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Florisitic structure and biomass distribution of a tropical seasonal rainforest in Xishuangbanna southwest China

Journal Article

Shanmughavel P; Sha Z; Liqing S; Min C

2001

Biomass and Bioenergy

21

165-175

The aim of this research was to study the forest community structure tree species diversity and biomass production of a tropical seasonal rain forest in Xishuangbanna southwest China. The community structure showed a diversified species composition and supported many species of economic significance. This tropical rain forest is closely related to Malaysian forests. The biomass and its distribution were studied using standard regression analysis and the clear-cut method for shrubs and herbs. The total biomass was 360.9 t/ha and its allocation in different layers was: tree layer 352.5 t/ha shrub layer 4.7 t/ha liana 3.1 t/ha and herb layer 0.5 t/ha. Most of the biomass was concentrated in the trees: stem 241.2 t/ha root 69.6 t/ha branch 37.2 t/ha and leaves 4.3 t/ha; The DBH class allocation of the tree biomass was concentrated in the middle DBH class. The biomass of six DBH classes from 20 to 80 cm was 255.4 t/ha. There are twenty-six species with biomass over 0.5% of the total biomass of the tree layer and three species with biomass over 5% i.e. Pometia tomentosa Barringtonia macrostachya (5.4%) and Terminalia myriocarpa (5.2%). Data on stem branch leaves and root of the individual tree species were used to develop regression models. D2H was found to be the best estimator of the biomass in this tropical rain forest. However higher biomass figures have been reported from tropical forests elsewhere e.g. 415–520 t/ha in the tropical forests of Cambodia the tropical moist mixed dipterocarp forests and the tropical moist logged moist evergreen-high medium and low yield forests of SriLanka. In some forests lower accumulation of biomass was reported e.g. 10–295 t/ha in the tropical moist forests of Bangladesh the tropical moist dense forest of Cambodia the tropical dry forests of India the tropical moist forests of Penninsular-Malaysia the tropical moist mixed dipterocarps forests of Sarawak-Malaysia the tropical evergreen forests of Myanmar and the tropical moist ever-green logged forests of SriLanka.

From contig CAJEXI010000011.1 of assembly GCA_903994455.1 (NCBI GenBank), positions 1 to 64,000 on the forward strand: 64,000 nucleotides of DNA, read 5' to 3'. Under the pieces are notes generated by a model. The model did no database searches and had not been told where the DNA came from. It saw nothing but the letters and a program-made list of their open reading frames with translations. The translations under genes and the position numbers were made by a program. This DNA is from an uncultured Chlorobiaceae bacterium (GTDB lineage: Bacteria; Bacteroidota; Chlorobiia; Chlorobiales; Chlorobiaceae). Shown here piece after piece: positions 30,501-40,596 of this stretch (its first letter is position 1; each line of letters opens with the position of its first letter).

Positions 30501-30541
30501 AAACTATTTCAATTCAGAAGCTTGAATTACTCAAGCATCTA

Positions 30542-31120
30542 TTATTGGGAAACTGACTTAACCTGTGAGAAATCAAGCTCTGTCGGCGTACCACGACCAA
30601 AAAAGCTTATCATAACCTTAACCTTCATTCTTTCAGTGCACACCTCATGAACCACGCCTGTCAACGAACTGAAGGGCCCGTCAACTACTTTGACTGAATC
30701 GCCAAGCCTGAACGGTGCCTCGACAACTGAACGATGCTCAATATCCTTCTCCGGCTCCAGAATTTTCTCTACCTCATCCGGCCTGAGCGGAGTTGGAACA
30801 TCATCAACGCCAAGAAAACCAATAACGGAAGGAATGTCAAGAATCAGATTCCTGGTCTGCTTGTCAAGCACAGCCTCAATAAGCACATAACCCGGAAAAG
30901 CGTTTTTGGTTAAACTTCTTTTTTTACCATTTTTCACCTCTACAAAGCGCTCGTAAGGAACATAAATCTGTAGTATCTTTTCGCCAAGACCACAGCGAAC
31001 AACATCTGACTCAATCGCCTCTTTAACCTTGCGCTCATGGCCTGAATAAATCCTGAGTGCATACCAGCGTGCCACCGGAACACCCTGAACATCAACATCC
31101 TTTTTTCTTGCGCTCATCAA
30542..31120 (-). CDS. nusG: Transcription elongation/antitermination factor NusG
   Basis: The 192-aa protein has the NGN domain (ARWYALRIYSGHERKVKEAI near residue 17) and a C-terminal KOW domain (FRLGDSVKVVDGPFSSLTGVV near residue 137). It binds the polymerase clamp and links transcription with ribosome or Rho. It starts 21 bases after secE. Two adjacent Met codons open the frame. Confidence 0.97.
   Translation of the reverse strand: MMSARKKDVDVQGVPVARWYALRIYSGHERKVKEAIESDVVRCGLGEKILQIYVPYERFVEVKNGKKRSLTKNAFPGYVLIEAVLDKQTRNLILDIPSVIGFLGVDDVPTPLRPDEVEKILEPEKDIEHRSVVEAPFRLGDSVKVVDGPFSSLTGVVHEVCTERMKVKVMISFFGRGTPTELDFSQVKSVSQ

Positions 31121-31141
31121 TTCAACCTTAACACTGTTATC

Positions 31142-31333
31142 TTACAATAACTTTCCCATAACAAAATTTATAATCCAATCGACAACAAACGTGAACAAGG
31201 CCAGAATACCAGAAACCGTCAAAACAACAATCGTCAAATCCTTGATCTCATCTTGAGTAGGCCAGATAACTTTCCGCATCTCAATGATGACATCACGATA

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The Liana Ecology Project is supported by Marquette University and funded in part by the National Science Foundation.